Lennon (1995), quotation on back cover. [Back] Bibliography & Books for Further Reading Aiken (1998): Nancy Aiken, The Biological Origins of Art, Westport & London: Praeger, 1998. [Back] Bohm (1968): David Bohm, 'On the Relationships of Science and Art', in: Anthony Hill (ed. ), Data: Directions in Art, Theory and Aesthetics, London: Faber & Faber, 1968. [Back to note 18] | [Back to note 19] Bohm (1998): David Bohm; Lee Nichol (ed. ), On Creativity, London & New York: Routledge, 1998.

[Back to note 18] | [Back to note 19] Conkey et al. (1997): Margaret W. Conkey, Olga S offer, Deborah Strat man and Nina G. Jablonski (eds. ), Beyond Art: Pleistocene Image and Symbol, San Francisco: The California Academy of Sciences / University of California Press, 1997. [Back] Danto (1997): Arthur C.

Danto, After the End of Art: Contemporary Art and the Pale of History, Princeton: Princeton UP, 1997. [Back] Dissanayake (1995): Ellen Dissanayake, Homo Aestheticus: Where Art Comes from and Why, Seattle: University of Washington Press, 1995. [Back] Einstein (1934): Albert Einstein, Mein Welt bild, Amsterdam: Quer ido, 1934. [Back] Einstein (1940): Albert Einstein, The World as I See It, London: Watts, 1940. [Back] Emmer (1993): Michele Emmer (ed.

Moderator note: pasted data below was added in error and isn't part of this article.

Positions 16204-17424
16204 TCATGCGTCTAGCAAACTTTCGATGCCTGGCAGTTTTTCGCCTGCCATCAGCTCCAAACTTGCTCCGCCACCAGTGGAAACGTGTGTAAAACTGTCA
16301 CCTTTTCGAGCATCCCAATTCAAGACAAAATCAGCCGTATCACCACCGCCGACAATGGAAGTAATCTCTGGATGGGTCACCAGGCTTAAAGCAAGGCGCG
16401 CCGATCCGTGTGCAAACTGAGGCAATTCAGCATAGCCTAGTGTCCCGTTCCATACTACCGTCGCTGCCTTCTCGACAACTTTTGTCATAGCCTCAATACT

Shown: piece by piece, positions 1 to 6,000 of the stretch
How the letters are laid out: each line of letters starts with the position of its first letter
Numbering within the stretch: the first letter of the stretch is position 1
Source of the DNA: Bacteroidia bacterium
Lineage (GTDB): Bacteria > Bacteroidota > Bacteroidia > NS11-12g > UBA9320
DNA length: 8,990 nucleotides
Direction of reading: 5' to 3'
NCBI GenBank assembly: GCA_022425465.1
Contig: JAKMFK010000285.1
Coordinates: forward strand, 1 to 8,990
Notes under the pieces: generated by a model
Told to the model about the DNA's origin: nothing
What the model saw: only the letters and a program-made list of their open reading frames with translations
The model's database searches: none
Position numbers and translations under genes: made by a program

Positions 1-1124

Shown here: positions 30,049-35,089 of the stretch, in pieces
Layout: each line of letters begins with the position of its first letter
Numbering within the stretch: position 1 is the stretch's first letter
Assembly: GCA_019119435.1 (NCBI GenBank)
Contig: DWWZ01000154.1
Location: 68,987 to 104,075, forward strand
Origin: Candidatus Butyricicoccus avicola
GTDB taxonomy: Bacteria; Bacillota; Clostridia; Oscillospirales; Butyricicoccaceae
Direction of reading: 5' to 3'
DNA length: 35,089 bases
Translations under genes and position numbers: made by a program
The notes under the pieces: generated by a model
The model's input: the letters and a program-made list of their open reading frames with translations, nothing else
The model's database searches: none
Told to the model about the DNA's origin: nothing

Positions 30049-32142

), The Visual Mind: Art and Mathematics, Cambridge MA: MIT Press, 1993. [Back] Fineberg (1997): Jonathan Fineberg, The Innocent Eye: Children's Art and the Modern Artist, Princeton: Princeton UP, 1997. [Back] Fineberg (1998): Jonathan Fineberg (ed. ), Discovering Child Art: Essays on Childhood, Primitivism and Modernism, Princeton NJ: Princeton UP, 1998. [Back] Fowles (1968): John Fowles, The Arist os, London: Pan Books, 1968 (1965). [Back to note 7] | [Back to note 9] Frazer (1963): Sir James George Frazer, The Golden Bough: A Study in Magic and Religion, I volume, abridged edition, New York: Macmillan, 1963 (1922), [Back] Gombrich (1995): E.

H. Gombrich, The Story of Art, 16 th Edition, London: Phaidon, 1995 (1950). [Back] Haeckel (1998): Ernst Haeckel, Kunst formen der Natur: Die Farbtafeln im Facsimile mit Text, allgemeine r Erlaeuterung und Ue bersicht, M"u nchen etc. : Pre stel, 1998 (Leipzig / Wien: Verlag des Bibliographischen Instituts, 1899-1904. ).

[Back] Lennon (1995): John Lennon: Drawings, Performances, Films, ed. Wulf Herzogenrath and Dorothea Hansen, Ostfildern: Can tz, 1995. [Back] Leslie (1951): C. R. Leslie, Memoirs of the Life of John Constable, London: Phaidon, 1951. [Back] Mithen (1996): Steven Mithen, The Prehistory of The Mind: A Search for the Origins of Art, Religion and Science, London: Thames & Hudson, 1996.